The SAP Guidelines for Best-Built Applications (in short BBA) that integrate with SAP Business Suite were made for independent software vendors (ISVs) that create applications “on top” of SAP Business Suite or complementing applications that tightly work together with SAP Business Suite.
The most important task of an software architect working for an ISVs is to answer the following questions:
- Which technology should be used for which purpose?
- What standards do I have to use for integration purposes?
- What do I have to consider for application lifecycle management?
For an ISV the correct answers to those questions is tremendously important: A wrong decision will lead to wrong investigations. But the same is true for enterprise architects, system integrators who want to build bridges between non-SAP applications and the ABAP backend. But the same is true for larger custom development projects.
Who should read BBA guidelines?
BBA guidelines are no glossary they help you to understand important standards, paradigms and SAP solutions for the following aspects:
- application life-cycle management
- process orchestration and service-oriented architecture
- user interfaces and user experience
- enterprise information management
- business intelligence (BI) tools
- guidelines for application development
- security guidelines
So especially enterprise architects without deep SAP knowledge should use the guidelines to understand how SAP Business Suite as well as complementary application fit in the IT architecture of the enterprise. It will help to understand the technological roadmap of SAP and will make communication with SAP consultants much easier. And helps you to verify whether consultants recommend solutions that are state of the art. Besides there a lot of concepts are explained: SAP system landscapes, service level agreements and much more.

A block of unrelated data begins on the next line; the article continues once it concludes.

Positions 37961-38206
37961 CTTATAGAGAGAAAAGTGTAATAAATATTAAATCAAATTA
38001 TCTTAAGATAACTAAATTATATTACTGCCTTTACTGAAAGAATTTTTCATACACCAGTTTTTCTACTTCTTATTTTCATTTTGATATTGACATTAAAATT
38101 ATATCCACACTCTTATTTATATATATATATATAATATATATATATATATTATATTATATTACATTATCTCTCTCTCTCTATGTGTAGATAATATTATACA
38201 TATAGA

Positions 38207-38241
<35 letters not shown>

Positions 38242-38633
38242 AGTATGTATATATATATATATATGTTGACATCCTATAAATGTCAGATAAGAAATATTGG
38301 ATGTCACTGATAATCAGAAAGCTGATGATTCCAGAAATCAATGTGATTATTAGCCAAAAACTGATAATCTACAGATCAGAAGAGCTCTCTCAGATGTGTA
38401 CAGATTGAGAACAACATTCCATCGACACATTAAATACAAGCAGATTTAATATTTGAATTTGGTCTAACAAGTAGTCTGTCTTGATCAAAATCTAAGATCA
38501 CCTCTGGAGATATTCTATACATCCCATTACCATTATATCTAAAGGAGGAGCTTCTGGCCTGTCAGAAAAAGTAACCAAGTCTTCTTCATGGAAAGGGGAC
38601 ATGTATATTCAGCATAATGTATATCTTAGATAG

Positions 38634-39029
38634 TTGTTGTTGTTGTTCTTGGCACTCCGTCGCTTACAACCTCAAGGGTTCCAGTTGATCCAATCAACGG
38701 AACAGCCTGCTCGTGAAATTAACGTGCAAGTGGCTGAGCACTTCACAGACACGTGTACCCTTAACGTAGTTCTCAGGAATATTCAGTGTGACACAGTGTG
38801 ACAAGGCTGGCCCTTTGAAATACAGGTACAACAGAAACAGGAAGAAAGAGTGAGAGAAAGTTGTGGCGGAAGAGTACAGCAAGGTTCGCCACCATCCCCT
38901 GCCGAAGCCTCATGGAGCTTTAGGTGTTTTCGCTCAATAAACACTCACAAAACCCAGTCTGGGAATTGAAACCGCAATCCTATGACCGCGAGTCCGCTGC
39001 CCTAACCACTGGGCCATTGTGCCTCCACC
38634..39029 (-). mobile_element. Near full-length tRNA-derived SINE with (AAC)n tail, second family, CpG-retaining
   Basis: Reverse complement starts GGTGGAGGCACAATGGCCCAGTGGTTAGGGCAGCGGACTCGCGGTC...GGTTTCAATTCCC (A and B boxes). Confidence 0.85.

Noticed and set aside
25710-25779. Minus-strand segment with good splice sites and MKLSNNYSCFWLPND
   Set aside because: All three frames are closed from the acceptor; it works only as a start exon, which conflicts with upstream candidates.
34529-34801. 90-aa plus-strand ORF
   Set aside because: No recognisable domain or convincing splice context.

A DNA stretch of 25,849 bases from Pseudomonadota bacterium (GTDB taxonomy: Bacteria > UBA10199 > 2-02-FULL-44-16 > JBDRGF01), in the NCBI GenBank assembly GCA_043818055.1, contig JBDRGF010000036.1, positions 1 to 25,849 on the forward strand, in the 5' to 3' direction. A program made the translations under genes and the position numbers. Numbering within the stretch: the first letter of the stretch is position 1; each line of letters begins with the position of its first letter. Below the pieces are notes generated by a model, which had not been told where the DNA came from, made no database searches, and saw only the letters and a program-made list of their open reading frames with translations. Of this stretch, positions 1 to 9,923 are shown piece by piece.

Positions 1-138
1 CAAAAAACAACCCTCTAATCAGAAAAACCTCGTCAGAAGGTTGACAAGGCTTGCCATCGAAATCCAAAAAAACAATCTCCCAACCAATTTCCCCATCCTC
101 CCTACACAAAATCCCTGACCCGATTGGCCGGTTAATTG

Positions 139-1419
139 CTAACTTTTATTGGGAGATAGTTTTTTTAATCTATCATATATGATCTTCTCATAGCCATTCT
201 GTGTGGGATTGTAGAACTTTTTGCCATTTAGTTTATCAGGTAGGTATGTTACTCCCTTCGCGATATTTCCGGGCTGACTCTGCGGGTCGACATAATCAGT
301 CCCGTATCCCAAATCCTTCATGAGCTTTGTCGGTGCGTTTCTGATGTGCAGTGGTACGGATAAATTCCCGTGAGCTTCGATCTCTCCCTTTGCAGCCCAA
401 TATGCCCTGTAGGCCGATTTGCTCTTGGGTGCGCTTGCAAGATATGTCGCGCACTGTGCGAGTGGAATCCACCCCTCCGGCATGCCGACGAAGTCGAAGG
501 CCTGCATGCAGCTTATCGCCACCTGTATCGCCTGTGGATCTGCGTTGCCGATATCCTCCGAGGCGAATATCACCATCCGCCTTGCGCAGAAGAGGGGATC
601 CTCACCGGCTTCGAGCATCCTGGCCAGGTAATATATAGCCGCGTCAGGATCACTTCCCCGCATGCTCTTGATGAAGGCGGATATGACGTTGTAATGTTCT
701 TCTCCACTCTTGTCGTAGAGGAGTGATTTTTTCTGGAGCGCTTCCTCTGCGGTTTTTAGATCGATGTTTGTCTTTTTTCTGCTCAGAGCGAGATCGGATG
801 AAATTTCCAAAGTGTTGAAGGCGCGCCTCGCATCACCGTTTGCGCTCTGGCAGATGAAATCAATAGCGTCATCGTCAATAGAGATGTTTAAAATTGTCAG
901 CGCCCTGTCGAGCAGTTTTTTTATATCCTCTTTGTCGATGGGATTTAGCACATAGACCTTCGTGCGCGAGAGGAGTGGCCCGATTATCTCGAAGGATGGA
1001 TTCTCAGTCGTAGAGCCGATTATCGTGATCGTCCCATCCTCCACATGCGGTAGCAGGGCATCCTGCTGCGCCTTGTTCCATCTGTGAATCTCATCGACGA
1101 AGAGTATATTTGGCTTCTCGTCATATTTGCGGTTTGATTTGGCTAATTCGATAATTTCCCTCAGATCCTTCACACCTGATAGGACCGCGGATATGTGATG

What can SAP Customers learn from BBA guidelines?
It’s not surprising that most ISVs usually have similar development guidelines and quality standards like SAP: their software has to be tightly integration into SAP Business Suite, it must be robust, has to “survive” release upgrades and so on. But same is true for any larger development project of customers so customers should read the guidelines carefully to check whether they are consistent with SAP solutions for application lifecycle management, business intelligence, security and so on.
Another fundamental aspect are namespaces for software. For ISVs the BBA guidelines are clear: “SAP recommends that ISVs name software components uniquely to avoid name collisions with SAP software and with software components from other SAP partner companies.” If an ISV would use the Z-namespace it would not be possible to install the software on any system outside his system landscape because of possible naming conflicts.
The use of ABAP-namespaces is a necessary (but not sufficient) condition to make software installable an various systems. They can help you to install ABAP applications on various systems, to relocate the development system and in merging and acquisition scenarios.
In Java development this is folklore but in ABAP? Just imagine what would happen if there would be only development in Z-namespace and the software of two SAP systems has to be merged in a system landscape scenario? So if you do custom development on a bigger scale you should contact SAP to get a namespace.
SOA guidelines are one of my favourite topic of interest: I gave a lecture about development of Enterprise Services on a public SAP Mentor Monday webinar and I’m blogging frequently about Enterprise Services, Semantics of Web Services and Standards. I read a lot documents about SAP’s SOA strategy but my favourite is the fourth chapter “Process Orchestration and SOA Guidelines for Best-Built Applications” by Volker Stiehl and Dirk Ammermann.
Another hidden gem is the chapter about UI guidelines. In that chapter you’ll find lots of interesting information: a comparison between WD4J and WD4A, POWL in ABAP context and much more.
Information about the SAP product roadmap and best practices are tremendously important. For BBA guidelines more than 100 SAP architects, experts and SAP Mentors made contributions and reviewed the content of the book. For ISVs in the SAP Ecosystem it is a must read – but many other people can benefit from the guidelines.